LE SOUFFLE : This painting represents immaterial entities, invisible for humans. I paint blue women who represent mystical women, allegorical beings, spirits perhaps. On this image they are riding a mythological creature, a creature inhaling and exhaling a breath made of golden pigments. In this soft universe, the moon shines above. The painting BLOW RIDE represents a breath symbolising that something is possible on the dry and arid lands : the hope of a possible regeneration.
LES LARMES DES GLACIERS (GLACIER’S TEARS) : This painting represents a suffocating and dramatic scene : a reality. The sky is hot and burning, trees are on fire, the ground is dry, glaciers are melting. I paint blue women who represent mystical women, allegorical beings, spirits perhaps. Here, the blue woman represents the spirit of glaciers, and her golden tears are merging with the rivers made of the tears of glaciers burning. I thought, and experienced, this painting last summer, 2022, too warm and blazing, with forest’s fires and the glaciers melting. This painting was experienced last summer in the French Alps, where I live and work. The message of this painting is a warning, yet another one : the ecological urgency is real and Earth is dying.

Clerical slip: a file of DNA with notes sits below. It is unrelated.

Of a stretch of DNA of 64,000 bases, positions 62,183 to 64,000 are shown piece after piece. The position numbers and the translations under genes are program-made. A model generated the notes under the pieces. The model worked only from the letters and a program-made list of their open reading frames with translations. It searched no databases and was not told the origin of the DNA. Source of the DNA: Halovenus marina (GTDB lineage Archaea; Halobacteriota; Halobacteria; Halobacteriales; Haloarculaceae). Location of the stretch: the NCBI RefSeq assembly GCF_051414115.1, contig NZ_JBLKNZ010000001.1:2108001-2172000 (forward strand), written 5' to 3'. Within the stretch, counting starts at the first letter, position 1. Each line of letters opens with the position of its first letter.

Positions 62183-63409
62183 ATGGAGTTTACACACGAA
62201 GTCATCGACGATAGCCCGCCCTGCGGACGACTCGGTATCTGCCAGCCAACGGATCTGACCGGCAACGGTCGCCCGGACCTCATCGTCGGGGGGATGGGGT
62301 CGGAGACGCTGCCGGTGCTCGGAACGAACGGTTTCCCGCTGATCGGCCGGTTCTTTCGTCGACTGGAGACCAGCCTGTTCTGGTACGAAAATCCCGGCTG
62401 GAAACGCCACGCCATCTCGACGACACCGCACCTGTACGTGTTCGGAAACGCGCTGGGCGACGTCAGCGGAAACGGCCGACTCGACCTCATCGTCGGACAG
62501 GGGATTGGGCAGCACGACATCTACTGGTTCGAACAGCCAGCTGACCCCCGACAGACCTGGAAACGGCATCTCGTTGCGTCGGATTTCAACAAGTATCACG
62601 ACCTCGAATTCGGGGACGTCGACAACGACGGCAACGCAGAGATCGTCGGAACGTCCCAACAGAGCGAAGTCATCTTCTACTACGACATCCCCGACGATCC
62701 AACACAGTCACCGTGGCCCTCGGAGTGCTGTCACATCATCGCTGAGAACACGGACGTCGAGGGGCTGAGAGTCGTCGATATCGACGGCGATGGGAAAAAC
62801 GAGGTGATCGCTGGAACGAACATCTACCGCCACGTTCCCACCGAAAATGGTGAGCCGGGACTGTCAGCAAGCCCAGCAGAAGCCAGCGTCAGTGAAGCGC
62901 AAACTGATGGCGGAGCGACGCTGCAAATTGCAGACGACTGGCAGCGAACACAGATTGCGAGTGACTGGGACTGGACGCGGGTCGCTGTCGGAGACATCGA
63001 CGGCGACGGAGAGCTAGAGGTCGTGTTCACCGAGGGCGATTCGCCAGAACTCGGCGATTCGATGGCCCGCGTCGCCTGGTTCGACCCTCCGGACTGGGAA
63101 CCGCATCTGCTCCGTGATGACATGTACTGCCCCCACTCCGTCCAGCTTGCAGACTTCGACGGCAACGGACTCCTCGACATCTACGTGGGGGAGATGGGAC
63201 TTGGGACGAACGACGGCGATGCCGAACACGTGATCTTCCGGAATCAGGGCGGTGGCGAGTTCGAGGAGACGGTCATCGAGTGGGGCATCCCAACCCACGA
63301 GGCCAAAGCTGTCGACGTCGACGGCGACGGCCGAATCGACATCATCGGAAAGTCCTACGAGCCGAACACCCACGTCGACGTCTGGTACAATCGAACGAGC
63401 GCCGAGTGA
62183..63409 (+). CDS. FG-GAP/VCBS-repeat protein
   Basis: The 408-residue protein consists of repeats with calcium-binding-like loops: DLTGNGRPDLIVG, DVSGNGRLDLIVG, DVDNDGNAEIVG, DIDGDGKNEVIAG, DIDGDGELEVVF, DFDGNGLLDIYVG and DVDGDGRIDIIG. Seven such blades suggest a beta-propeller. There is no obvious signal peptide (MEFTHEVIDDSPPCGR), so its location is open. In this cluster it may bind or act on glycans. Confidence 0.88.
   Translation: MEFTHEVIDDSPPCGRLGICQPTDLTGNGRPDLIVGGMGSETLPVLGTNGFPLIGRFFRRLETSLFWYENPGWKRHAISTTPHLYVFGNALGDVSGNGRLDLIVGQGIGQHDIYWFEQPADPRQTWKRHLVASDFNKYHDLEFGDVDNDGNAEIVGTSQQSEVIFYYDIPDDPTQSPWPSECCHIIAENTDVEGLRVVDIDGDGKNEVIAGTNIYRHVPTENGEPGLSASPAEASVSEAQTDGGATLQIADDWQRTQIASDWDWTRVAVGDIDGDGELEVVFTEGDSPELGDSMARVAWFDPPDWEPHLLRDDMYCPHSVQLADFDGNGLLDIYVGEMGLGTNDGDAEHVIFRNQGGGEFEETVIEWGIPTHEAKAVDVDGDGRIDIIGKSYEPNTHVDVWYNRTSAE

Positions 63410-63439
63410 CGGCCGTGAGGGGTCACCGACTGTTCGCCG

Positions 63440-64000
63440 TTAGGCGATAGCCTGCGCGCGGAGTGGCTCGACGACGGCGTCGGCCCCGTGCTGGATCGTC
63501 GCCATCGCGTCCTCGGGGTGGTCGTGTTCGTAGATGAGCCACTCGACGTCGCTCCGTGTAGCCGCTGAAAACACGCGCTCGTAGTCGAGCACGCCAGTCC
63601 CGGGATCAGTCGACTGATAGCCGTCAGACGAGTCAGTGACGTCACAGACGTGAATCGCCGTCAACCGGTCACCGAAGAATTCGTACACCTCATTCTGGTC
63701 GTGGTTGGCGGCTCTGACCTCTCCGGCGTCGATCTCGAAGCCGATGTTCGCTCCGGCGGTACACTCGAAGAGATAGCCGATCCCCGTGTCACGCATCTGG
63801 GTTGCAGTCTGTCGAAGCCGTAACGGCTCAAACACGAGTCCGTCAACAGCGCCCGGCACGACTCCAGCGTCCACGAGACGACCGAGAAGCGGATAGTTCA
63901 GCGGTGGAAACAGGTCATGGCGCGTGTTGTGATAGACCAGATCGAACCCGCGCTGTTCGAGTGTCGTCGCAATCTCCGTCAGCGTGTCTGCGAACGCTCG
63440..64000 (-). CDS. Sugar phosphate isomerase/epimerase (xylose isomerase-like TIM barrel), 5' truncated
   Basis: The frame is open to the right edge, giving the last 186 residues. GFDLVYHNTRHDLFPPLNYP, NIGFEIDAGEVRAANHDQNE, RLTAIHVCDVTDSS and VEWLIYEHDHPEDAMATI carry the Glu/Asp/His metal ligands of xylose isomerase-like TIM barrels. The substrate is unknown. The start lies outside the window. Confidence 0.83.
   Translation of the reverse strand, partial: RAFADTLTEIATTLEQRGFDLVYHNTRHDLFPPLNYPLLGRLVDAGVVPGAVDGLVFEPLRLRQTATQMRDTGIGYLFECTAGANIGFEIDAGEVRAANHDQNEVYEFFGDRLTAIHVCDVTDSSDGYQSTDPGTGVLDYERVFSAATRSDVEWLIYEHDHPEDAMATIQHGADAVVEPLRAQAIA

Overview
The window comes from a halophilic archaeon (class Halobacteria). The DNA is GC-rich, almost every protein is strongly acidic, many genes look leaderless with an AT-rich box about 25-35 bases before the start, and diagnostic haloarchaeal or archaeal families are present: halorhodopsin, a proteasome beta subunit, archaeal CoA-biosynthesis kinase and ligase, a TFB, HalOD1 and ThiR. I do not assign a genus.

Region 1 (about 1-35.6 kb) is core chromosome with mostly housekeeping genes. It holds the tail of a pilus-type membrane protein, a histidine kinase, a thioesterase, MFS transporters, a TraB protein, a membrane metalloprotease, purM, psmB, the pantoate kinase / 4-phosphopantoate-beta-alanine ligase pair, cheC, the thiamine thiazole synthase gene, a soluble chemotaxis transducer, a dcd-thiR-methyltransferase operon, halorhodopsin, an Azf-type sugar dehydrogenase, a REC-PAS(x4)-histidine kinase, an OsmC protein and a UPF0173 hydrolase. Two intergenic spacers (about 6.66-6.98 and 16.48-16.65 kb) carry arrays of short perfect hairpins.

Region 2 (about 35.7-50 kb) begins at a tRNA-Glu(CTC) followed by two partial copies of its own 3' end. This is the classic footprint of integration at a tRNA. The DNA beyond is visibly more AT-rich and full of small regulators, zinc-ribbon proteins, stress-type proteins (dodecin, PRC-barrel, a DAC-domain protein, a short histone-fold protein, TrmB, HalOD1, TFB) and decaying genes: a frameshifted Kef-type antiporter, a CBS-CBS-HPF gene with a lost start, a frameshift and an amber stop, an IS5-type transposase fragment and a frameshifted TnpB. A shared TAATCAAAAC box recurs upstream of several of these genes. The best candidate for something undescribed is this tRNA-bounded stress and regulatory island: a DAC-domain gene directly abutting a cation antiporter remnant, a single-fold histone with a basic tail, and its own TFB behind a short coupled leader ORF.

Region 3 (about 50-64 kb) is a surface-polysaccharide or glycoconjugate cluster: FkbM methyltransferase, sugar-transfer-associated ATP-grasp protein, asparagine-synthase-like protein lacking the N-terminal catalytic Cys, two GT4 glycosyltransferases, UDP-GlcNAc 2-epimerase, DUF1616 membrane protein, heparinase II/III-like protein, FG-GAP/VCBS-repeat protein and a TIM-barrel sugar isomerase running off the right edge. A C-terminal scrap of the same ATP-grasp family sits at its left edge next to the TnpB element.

LA DERNIÈRE GOUTTE D’EAU (THE LAST DOP OF WATER) : I paint blue women who represent mystical women, allegorical beings, spirits perhaps. This painting represents a group of natural entities who are protecting with their pure strength the last drop of water. The violence of human domination, of pollution and the increasing loss of ecosystems and water, is the message of this painting. The last drop of water is represented by a golden pigment, like a floating energy is the hands of this protecting spirit, an earth guardian. The message of this painting is a warning, yet another one : Water is being killed on this earth because of the humans actions.